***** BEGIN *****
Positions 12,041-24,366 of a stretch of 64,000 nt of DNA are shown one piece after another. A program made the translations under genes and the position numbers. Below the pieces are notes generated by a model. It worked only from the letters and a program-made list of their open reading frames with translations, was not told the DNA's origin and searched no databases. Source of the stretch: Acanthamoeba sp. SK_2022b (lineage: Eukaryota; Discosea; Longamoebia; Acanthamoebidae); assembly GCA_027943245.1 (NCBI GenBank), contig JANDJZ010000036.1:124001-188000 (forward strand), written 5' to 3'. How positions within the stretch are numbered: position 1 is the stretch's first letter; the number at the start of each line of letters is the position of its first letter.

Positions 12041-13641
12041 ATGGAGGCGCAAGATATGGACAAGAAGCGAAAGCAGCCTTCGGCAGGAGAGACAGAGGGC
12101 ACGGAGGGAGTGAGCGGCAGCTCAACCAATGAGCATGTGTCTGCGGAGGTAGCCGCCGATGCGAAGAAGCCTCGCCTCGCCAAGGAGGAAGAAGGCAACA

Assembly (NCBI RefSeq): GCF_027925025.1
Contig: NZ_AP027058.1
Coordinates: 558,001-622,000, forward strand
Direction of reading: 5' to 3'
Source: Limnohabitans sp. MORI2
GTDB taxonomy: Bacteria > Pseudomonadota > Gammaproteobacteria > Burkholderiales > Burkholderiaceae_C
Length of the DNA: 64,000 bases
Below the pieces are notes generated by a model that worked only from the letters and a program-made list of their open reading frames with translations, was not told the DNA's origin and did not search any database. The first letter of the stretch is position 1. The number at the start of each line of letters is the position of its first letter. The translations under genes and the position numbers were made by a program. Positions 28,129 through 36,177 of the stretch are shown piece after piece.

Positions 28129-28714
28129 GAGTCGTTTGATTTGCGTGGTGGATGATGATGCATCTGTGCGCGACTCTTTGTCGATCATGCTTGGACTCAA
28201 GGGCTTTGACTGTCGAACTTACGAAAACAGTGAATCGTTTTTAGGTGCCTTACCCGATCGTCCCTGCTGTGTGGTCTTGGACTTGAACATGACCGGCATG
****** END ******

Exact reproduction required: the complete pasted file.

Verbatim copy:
Positions 12,041-24,366 of a stretch of 64,000 nt of DNA are shown one piece after another. A program made the translations under genes and the position numbers. Below the pieces are notes generated by a model. It worked only from the letters and a program-made list of their open reading frames with translations, was not told the DNA's origin and searched no databases. Source of the stretch: Acanthamoeba sp. SK_2022b (lineage: Eukaryota; Discosea; Longamoebia; Acanthamoebidae); assembly GCA_027943245.1 (NCBI GenBank), contig JANDJZ010000036.1:124001-188000 (forward strand), written 5' to 3'. How positions within the stretch are numbered: position 1 is the stretch's first letter; the number at the start of each line of letters is the position of its first letter.

Positions 12041-13641
12041 ATGGAGGCGCAAGATATGGACAAGAAGCGAAAGCAGCCTTCGGCAGGAGAGACAGAGGGC
12101 ACGGAGGGAGTGAGCGGCAGCTCAACCAATGAGCATGTGTCTGCGGAGGTAGCCGCCGATGCGAAGAAGCCTCGCCTCGCCAAGGAGGAAGAAGGCAACA

Assembly (NCBI RefSeq): GCF_027925025.1
Contig: NZ_AP027058.1
Coordinates: 558,001-622,000, forward strand
Direction of reading: 5' to 3'
Source: Limnohabitans sp. MORI2
GTDB taxonomy: Bacteria > Pseudomonadota > Gammaproteobacteria > Burkholderiales > Burkholderiaceae_C
Length of the DNA: 64,000 bases
Below the pieces are notes generated by a model that worked only from the letters and a program-made list of their open reading frames with translations, was not told the DNA's origin and did not search any database. The first letter of the stretch is position 1. The number at the start of each line of letters is the position of its first letter. The translations under genes and the position numbers were made by a program. Positions 28,129 through 36,177 of the stretch are shown piece after piece.

Positions 28129-28714
28129 GAGTCGTTTGATTTGCGTGGTGGATGATGATGCATCTGTGCGCGACTCTTTGTCGATCATGCTTGGACTCAA
28201 GGGCTTTGACTGTCGAACTTACGAAAACAGTGAATCGTTTTTAGGTGCCTTACCCGATCGTCCCTGCTGTGTGGTCTTGGACTTGAACATGACCGGCATG